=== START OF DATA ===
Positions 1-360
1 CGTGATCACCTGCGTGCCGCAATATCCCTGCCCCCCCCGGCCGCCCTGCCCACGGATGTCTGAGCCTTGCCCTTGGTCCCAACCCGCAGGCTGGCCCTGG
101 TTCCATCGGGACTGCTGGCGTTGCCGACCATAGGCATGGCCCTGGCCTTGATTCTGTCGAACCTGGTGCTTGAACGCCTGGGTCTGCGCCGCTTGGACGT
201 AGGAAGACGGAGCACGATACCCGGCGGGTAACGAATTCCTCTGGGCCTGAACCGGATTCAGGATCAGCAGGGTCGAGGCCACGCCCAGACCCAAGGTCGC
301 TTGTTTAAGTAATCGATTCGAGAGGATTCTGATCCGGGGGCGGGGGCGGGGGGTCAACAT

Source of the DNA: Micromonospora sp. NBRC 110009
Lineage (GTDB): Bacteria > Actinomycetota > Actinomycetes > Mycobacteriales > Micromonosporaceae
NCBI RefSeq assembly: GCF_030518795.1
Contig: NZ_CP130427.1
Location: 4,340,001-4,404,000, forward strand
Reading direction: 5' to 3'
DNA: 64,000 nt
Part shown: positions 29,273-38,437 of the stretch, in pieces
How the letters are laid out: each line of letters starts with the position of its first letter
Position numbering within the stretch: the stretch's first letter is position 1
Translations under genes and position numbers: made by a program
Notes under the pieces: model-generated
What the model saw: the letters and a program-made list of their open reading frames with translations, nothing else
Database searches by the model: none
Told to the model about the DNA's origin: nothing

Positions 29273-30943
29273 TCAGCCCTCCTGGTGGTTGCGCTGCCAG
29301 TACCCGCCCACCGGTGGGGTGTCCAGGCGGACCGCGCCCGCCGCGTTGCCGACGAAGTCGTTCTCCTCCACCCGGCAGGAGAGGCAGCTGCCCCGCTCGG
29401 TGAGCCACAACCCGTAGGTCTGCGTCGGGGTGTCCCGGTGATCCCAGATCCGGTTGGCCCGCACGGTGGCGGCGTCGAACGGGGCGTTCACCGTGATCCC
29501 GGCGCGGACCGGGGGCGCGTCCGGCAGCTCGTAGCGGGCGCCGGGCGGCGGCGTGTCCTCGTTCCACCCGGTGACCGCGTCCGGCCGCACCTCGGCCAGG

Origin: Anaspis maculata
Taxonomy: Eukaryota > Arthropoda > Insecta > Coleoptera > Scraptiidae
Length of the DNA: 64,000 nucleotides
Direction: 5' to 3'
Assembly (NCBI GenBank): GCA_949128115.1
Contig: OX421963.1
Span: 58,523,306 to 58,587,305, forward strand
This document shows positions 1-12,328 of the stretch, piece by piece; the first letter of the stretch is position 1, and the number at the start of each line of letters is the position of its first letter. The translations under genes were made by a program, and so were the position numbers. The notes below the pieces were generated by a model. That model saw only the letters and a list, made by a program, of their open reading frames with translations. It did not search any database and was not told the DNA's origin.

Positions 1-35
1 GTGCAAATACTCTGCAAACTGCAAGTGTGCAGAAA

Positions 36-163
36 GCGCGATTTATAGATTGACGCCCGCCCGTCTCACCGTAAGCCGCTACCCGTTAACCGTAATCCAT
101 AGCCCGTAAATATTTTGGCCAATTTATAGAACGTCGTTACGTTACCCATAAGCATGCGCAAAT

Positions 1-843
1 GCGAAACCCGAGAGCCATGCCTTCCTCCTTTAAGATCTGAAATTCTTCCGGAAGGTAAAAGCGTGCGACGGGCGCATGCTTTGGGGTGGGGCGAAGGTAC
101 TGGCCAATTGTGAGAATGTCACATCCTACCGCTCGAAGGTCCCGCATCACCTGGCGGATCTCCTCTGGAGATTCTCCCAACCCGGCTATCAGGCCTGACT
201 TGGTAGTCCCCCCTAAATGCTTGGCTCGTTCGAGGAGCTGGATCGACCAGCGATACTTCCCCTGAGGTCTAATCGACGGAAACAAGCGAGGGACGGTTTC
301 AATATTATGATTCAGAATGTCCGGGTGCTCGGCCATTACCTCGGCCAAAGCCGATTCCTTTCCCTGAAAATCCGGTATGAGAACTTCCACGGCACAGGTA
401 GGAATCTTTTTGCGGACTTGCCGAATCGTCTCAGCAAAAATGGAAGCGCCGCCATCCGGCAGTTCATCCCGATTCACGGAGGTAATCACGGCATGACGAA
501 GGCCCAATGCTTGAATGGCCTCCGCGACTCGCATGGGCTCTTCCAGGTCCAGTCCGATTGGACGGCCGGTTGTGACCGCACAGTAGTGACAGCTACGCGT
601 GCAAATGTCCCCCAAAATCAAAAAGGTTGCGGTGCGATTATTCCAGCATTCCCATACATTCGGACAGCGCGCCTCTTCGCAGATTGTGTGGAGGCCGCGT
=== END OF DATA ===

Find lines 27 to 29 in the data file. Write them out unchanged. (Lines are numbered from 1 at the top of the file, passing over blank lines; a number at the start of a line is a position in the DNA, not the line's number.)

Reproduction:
Taxonomy: Eukaryota > Arthropoda > Insecta > Coleoptera > Scraptiidae
Length of the DNA: 64,000 nucleotides
Direction: 5' to 3'